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Dog Tips And Tricks You Need Today

A dog is a man’s best friend, but how do you know that you are properly taking care of your dog if your dog doesn’t speak the same language? Learning how to take care of your pet is very important. You need to consider the following helpful advice for taking care of your dog.

Be careful with your dog around Christmas season, many dangers are lurking just under the festive ambiance. For instance, electrical chords are typically strewn about during the holidays, and dogs often chew them, creating an electrical hazard. Dogs may be tempted to eat the decorations on the tree. They may also be tempted by the tree water, which can be toxic.

If your dog gets lost, it is very unlikely that you will see him again unless he has proper identification. Tags can come off, so the best option is a microchip. It is quick to put in your dog, and it causes minimal discomfort. Simply register the chip ID after it is put in, and your pet will always have his identification with him.

If your dog spends a lot of time outdoors, he or she may eventually come in contact with a skunk. If he gets sprayed, mix together one teaspoon of dish-washing detergent, a fourth a cup of baking soda and a quart of hydrogen peroxide solution (but make sure it is no more than three percent). Apply the mixture to your dog’s coat and allow it to sit for five minutes. Wash your dog off well afterward.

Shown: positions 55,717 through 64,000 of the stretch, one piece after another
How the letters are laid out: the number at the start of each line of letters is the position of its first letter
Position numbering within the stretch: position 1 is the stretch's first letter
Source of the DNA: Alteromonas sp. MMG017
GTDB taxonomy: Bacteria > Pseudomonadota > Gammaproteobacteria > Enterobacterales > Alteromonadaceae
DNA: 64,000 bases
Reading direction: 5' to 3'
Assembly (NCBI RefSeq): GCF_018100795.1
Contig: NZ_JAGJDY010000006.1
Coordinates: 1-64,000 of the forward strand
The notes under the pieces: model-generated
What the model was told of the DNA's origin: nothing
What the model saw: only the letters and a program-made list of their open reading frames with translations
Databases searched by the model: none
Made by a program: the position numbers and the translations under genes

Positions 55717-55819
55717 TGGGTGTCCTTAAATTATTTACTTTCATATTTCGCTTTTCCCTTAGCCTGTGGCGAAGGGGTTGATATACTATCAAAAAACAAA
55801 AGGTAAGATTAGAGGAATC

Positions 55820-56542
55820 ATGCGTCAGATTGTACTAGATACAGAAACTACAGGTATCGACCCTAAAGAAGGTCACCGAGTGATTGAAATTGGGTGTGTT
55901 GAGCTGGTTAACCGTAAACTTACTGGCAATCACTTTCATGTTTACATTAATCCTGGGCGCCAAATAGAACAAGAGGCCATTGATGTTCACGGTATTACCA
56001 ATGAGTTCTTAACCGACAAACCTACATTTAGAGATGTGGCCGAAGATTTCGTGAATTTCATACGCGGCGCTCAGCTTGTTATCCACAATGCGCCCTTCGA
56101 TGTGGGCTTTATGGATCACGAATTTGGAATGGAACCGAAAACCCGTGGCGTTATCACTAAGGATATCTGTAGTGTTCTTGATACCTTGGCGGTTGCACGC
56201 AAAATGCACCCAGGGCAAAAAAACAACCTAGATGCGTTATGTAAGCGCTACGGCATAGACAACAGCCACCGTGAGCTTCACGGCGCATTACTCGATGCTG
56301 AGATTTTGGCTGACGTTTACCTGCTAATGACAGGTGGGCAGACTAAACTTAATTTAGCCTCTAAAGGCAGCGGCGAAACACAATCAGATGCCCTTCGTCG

Do not buy the cheapest dog food. Less expensive dog foods include fillers and additives that are not beneficial to your dog’s health. You should contact an animal advocacy group or a consumer awareness program to get some recommendations for quality dog foods. You will see a difference in your dog’s activity level and general happiness when you feed him “good” food.

When training your puppy or dog, keep the sessions short! Experts say that a dog has the attention span of a small child, sometimes less, and that longer sessions will actually cause him to forget everything you’ve learned together. Use positive reinforcement and limit your training sessions to no more than 15 minutes.

Pet-proof your home before bringing a dog into it, just as you would for a crawling toddler. You need to move anything toxic to a higher shelf and consider the danger that plants may pose if nibbled by your dog. Remember that anti-freeze is deadly and that leaving things like pennies or crayons on floors can pose a choking hazard to curious pups.

It is important for you to take your dog in to see the vet on a fairly regular basis. Just like humans, dogs can develop health problems like toothaches, arthritis and weight gain. Do not wait until you think your dog is sick before taking him in to be seen.

Feed your dog dry, premium-quality dog food. This kind of dog food helps to make sure your dog gets all of their vital nutrients. Making sure that they get proper nutrition helps them live a longer life and reduces their chances of obesity, malnutrition, skeletal problems, muscular problems, and many more conditions.

No matter what kind of dog you may have, hang up a few “Beware of Dog” signs on your property. They are known deterrents to would-be burglars and can help protect you and your family. Just the sign alone indicates probable failure of any robbery attempt and a single bark will have them running away!